As a general matter, I’ve found this criticism a bit under-theorized. Medicaid receipt is based on one’s tax unit, not family or household unit, and so you actually see it up and down the family/household income ladder (though obviously disproportionately at the bottom). Additionally, Medicaid recipients are not a static group and will generally find themselves shifted onto crappy individual or employer health insurance at a later point. Lastly, Medicare for All as proposed does actually give them better insurance than Medicaid.

But nonetheless, if you want to address that distributive issue, then the easiest way to do it is by cutting down the high payroll taxes low-earners pay. Converting all the payroll taxes to flat taxes would be a straightforward way of doing this. Using NIPA and CBO figures, I estimate that a revenue-neutral conversion of the existing payroll taxes to flat taxes would result in the following tax rates.

The new employer-side payroll taxes would be assessed like this:

All together, employers would pay a flat 7.08 percent tax on top of every dollar they pay in wages. As I noted already, this particular change would not cost employers any more than they currently pay overall. It would just shift the distribution of these taxes up the earnings ladder. Relative to the status quo, payroll taxes would go down a bit for dollars earned below $127,200 and go down a bunch for dollars earned below $7,000. Dollars earned above $127,200 would be taxed more heavily.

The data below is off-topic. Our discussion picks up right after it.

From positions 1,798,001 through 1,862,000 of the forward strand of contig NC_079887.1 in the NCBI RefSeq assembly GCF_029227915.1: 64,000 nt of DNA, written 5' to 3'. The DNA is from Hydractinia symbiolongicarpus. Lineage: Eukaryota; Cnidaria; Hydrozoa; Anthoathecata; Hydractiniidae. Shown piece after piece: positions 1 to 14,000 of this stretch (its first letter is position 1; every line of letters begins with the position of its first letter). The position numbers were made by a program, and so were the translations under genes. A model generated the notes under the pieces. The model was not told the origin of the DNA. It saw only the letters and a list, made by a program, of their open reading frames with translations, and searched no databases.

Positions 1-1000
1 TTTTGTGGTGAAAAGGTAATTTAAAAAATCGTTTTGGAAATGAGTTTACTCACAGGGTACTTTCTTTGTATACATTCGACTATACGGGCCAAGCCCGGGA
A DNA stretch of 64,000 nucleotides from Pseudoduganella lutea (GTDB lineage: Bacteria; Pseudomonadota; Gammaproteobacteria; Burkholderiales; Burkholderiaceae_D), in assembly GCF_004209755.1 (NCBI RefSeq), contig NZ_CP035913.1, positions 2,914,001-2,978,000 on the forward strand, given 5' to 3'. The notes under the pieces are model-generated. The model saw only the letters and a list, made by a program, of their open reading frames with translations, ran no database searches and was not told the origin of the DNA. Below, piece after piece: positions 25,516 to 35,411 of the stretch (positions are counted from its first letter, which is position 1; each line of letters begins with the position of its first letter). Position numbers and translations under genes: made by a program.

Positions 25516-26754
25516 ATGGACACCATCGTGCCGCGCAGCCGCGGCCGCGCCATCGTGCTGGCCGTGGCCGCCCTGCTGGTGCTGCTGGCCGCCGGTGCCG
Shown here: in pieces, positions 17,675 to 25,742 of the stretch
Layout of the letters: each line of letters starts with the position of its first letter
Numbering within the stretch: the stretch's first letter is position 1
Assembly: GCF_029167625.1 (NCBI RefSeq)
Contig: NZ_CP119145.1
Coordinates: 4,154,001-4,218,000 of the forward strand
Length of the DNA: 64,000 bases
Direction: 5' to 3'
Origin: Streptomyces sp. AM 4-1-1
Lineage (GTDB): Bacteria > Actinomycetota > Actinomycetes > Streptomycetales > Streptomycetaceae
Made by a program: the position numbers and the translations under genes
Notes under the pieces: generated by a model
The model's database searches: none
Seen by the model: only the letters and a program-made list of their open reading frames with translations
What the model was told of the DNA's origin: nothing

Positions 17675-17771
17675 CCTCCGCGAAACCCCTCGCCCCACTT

The new employee-side payroll taxes would be assessed like this:

The total employee-side payroll tax would be 6.54 percent. As with the employer-side taxes, dollars earned below $127,200 would see a tax cut while dollars earned above that threshold would see a tax hike.